Stacked3Here is my recent Daily Record column. My past Daily Record articles can be accessed here.


California Ethics Committee is First to Weigh in On AI

Back in August, I discussed the imminent arrival of legal ethics opinions on generative AI tools. Since then, a small number of pioneering lawyers have experimented with this technology even without ethics guidance. For those who have been holding off until an ethics committee weighed in, your wait is over. 

As we head into the final month of 2023, you’ll be happy to know that ethics guidance focused on generative AI was published on November 16 by the State Bar of California’s Committee on Professional Responsibility and Conduct (COPRAC). 

It provides a thorough roadmap for generative AI adoption in law firms. 

At the outset, COPRAC explained that AI in its current state is simply a new kind of technology and does not warrant special treatment. As a result, “the existing Rules of Professional Conduct are robust, and the standards of conduct cover the landscape of issues presented by generative AI in its current forms. However, COPRAC recognizes that generative AI is a rapidly evolving technology that presents novel issues that might necessitate new regulation and rules in the future.”

The guidance provided by COPRAC was extensive, addressing many different ethical issues. Issues addressed included technology competence, confidentiality, and the requirement of candor, both with legal clients and courts. Below you’ll find some of the most notable takeaways.

The first topic tackled was the duty of confidentiality. According to COPRAC, lawyers “must not input any confidential information of the client into any generative AI solution that lacks adequate confidentiality and security protections.” The overarching obligation lawyers have in this regard is to fully vet AI providers and their products (or have an IT consultant do this on your firm’s behalf) so that you fully understand how confidential data will be handled and protected.

COPRAC also addressed technology competence, explaining that lawyers must learn, to a reasonable degree, “how the technology works, its limitations, and the applicable terms of use and other policies governing the use and exploitation of client data by the product.” In addition to ensuring an understanding of generative AI, the ethics rules also require that AI outputs be carefully reviewed for accuracy and bias.

Next up was the duty of supervision. COPRAC explained that supervisory and managerial attorneys must ensure that clear policies are in place that address permissible uses of AI. Those measures must provide “reasonable assurance that the firm’s lawyers and non lawyers’ conduct complies with their professional obligations when using generative AI.”

COPRAC further emphasized the importance of full candor with courts and clients. To that end, lawyers should carefully review all generative AI outputs for accuracy and correct any errors before submission to courts. The committee cautioned that “(o)verreliance on AI tools is inconsistent with the active practice of law and application of trained judgment by the lawyer…and AI-generated outputs can be used as a starting point but must be carefully scrutinized.”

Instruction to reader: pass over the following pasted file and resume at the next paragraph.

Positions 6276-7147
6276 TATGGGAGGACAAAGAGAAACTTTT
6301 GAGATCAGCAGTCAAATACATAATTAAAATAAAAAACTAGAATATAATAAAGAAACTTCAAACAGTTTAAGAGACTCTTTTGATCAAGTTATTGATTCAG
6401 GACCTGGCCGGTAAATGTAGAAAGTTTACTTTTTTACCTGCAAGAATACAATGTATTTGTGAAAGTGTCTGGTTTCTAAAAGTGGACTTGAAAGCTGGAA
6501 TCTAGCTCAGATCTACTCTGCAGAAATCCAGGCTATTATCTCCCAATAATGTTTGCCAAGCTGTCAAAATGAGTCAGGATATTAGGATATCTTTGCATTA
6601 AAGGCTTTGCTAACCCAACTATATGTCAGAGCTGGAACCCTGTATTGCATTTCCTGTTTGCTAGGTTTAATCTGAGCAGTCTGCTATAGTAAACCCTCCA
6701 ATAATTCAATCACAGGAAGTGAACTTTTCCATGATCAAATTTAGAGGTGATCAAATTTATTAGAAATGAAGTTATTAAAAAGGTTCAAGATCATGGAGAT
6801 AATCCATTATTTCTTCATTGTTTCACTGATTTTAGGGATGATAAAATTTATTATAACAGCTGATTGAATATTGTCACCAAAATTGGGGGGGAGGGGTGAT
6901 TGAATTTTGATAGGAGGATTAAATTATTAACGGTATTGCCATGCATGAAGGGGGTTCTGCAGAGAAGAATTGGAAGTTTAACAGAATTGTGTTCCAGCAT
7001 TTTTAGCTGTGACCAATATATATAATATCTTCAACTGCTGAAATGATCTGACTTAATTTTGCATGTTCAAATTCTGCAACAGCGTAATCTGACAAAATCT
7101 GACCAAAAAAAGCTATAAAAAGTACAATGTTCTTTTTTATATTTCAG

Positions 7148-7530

Similarly, client communication obligations require that lawyers consider disclosing their intention to use generative AI to clients, “including how the technology will be used, and the benefits and risks of such use.” The committee also advised lawyers to be aware of any client directives that might conflict with the use of AI in their case.

Last but not least, COPRAC weighed on billing clients for AI-related work product, explaining that lawyers may charge for the time spent creating, refining, and reviewing generative AI outputs. Notably, the committee opined that charging for the time saved by using generative AI is impermissible. Finally, it determined that fee agreements “should explain the basis for all fees and costs, including those associated with the use of generative AI.”

With the issuance of this widely-anticipated guidance, nothing is holding you back from diving into the generative AI waters. With the recent release of legal generative AI products from LexisNexis and Thomson Reuters, and with many other legal AI products in the works, there’s no better time than now to take advantage of all that this technology offers. Rest assured, if you aren’t using it and reaping the time-saving benefits and efficiencies, your competitors undoubtedly will be.

Nicole Black is a Rochester, New York attorney, author, journalist, and the Head of SME and External Education at MyCase legal practice management software, an AffiniPay company. She is the nationally-recognized author of “Cloud Computing for Lawyers” (2012) and co-authors “Social Media for Lawyers: The Next Frontier” (2010), both published by the American Bar Association. She also co-authors “Criminal Law in New York,” a Thomson Reuters treatise. She writes regular columns for Above the Law, ABA Journal, and The Daily Record, has authored hundreds of articles for other publications, and regularly speaks at conferences regarding the intersection of law and emerging technologies. She is an ABA Legal Rebel, and is listed on the Fastcase 50 and ABA LTRC Women in Legal Tech. She can be contacted at